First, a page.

We can’t escape the endless litany of made-up words and phrases making up corporate lingo. Though all companies create their own dialects, many repeatedly use the same annoying terms but think they’re clever for “coming up with it.”
Here are the most annoying corporate buzzwords we’re all ready to retire.
Companies needed a new term to describe teamwork, apparently. But synergy is so much more! It’s when people work together as a team to develop innovative new ideas!
Though the term found fame in a book seeking to help women achieve corporate success, it’s morphed into a fresh new horror that pretends to follow the original definition but really means to do extra unpaid work and overtime.
How would we know you want to discuss something previously discussed if you didn’t say you wanted to “circle back” to it?
We don’t know how the ‘“wheelhouse” became corporate lingo for our area of expertise, but we wish it would stop. No, that’s not in my “wheelhouse,” Jan.
Most employees have discovered that when companies say they’re like a family, they don’t mean the partridges. They mean the toxic family that will drain you of all you are, then spit you out without a second thought.
30,000 Foot View
We get it; you want the big picture. Why can’t you just say that? Instead, we need to develop a slew of ridiculous corporate buzzwords describing the same thing.
Downsizing and layoffs sound so negative, so companies tried to enact some 1984 double speak to make it sound less evil. Enter “rightsizing,” the fancy new buzzword that still means you’re out of a job.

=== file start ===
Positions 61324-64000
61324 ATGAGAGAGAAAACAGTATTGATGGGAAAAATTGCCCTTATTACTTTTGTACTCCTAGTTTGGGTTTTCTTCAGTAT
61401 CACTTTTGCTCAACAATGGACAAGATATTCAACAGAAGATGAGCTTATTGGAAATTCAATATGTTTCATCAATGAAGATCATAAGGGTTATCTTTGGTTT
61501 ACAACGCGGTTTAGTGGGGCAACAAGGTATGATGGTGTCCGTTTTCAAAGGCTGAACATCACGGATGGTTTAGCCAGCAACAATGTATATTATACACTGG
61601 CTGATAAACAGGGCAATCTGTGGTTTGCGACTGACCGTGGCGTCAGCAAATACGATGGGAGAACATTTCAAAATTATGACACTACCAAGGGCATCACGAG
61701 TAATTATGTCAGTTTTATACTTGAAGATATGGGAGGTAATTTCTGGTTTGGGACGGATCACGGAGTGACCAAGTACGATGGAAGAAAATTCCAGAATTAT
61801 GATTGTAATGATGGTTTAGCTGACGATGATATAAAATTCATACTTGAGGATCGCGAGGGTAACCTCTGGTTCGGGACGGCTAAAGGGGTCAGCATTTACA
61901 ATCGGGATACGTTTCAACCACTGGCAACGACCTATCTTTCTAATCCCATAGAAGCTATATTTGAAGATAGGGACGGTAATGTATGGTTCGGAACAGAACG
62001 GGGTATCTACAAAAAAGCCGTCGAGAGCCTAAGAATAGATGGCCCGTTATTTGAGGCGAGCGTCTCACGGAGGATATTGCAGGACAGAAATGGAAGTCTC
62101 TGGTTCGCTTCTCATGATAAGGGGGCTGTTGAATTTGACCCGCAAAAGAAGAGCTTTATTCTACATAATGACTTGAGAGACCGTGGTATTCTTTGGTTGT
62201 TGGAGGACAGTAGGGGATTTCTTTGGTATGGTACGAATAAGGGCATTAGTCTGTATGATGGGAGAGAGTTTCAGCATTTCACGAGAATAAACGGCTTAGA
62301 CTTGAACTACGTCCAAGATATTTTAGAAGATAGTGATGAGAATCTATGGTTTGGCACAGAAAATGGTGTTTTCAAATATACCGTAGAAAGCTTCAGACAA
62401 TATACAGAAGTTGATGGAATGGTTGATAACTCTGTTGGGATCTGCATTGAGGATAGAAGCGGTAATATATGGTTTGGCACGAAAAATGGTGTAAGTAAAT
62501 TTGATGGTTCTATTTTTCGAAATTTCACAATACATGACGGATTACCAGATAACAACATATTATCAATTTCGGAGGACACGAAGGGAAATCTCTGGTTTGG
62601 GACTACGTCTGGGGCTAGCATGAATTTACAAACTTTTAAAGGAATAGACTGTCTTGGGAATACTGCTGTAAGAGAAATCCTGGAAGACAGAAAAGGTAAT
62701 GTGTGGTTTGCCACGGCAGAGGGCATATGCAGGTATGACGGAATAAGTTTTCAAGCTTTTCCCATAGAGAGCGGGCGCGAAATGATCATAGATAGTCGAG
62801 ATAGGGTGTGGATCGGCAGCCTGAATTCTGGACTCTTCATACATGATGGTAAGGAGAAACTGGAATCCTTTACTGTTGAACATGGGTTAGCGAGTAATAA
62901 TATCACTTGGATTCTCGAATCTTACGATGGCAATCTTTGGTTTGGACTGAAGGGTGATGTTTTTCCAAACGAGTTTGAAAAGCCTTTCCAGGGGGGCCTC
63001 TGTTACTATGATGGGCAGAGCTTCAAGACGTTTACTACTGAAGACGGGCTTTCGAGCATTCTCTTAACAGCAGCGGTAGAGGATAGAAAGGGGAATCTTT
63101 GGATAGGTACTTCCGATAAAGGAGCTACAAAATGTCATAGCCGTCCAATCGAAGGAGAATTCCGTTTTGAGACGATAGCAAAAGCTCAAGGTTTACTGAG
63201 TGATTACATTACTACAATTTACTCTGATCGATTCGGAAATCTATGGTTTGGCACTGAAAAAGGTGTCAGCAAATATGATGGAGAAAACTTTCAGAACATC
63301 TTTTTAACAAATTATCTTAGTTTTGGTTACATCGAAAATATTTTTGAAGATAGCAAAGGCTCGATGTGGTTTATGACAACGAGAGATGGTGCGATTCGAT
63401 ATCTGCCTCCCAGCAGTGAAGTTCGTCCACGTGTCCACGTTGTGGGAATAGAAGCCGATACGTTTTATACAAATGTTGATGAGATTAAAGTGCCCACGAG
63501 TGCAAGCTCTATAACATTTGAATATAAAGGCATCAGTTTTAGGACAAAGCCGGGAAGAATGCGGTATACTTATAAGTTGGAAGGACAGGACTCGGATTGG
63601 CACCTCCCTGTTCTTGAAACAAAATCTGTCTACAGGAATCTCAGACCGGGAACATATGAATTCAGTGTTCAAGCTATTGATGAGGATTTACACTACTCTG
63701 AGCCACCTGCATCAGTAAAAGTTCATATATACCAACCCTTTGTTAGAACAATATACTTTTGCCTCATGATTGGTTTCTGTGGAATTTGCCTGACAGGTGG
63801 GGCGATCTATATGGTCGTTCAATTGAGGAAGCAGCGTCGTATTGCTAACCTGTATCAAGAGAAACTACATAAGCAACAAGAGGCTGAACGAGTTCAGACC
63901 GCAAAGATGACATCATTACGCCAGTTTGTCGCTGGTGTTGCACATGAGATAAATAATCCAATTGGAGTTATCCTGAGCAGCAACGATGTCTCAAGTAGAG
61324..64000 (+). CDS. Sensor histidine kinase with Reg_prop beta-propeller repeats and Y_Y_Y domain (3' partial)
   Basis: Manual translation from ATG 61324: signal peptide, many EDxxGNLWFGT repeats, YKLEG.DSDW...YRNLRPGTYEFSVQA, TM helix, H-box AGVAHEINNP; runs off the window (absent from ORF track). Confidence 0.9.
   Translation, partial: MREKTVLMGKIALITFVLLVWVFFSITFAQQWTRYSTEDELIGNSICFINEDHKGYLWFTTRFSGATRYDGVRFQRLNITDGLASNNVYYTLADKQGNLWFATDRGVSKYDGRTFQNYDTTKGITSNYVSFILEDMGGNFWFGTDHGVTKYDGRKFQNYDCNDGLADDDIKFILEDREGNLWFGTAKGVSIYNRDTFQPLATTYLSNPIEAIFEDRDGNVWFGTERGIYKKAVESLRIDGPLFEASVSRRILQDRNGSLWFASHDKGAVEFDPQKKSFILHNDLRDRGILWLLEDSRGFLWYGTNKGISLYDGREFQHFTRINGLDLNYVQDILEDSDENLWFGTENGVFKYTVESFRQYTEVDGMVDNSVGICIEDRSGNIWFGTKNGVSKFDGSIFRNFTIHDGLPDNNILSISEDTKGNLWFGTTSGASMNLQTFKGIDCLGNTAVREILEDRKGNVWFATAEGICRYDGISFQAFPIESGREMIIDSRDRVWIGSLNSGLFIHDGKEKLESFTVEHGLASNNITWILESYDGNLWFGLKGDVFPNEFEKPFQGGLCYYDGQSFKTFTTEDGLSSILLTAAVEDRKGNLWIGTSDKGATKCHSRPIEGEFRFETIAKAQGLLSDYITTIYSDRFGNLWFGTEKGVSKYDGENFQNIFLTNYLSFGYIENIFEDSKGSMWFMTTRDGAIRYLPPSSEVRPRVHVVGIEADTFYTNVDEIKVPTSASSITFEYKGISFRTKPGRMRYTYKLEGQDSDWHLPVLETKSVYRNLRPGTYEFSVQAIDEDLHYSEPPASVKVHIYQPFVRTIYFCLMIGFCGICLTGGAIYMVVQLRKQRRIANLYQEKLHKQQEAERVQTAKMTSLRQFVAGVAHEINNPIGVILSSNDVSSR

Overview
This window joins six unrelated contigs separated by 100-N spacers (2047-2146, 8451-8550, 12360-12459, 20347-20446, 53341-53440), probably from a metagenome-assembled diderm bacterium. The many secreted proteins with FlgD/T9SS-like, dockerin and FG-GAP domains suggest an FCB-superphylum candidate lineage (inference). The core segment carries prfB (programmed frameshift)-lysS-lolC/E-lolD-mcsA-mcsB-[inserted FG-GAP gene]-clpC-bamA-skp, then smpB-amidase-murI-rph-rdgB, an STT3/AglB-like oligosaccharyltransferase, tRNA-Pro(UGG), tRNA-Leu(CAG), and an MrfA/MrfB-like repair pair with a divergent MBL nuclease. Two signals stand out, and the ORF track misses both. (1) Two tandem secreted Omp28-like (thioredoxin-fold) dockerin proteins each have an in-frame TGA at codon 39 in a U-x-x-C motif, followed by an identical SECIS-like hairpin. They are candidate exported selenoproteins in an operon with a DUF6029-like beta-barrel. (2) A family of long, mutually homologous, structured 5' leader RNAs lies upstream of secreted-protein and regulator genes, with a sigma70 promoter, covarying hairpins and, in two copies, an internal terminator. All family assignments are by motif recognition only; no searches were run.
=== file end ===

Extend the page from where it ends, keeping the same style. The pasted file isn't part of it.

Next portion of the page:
Companies trot out lunch-and-learns as fabulous development opportunities, but they’re really ways to force employees to work during their unpaid lunch break.
Good Luck in Your Future Endeavors
The “polite” way to tell someone to “get lost.” It means the same thing, so why bother hiding behind feigned politeness?
All the Racist Phrases
Corporations love appropriating Native American language into their buzzword portfolios. Meetings become “pow-wows,” people with crazy ideas are “off the reservation,” and new employees must work hard to climb the “totem pole.”
Why can’t we just say we’re analyzing a problem? Does it sound cooler somehow to call it a deep dive?
No, no, it does not.
Taking it to the Next Level
When a boss asks you to take something to the next level, they’re really saying they want you to do more, but they don’t want to pay you for it.
It Is What It Is
Saying something “is what it is” means we all know there is a problem, but no one will go through the effort to fix it.
It makes sense in places like the military, where the soldiers on the ground have no power to change course, but corporations who hijacked the term could probably make changes if they wanted to.
We really didn’t need a corporate buzzword for using the restroom.
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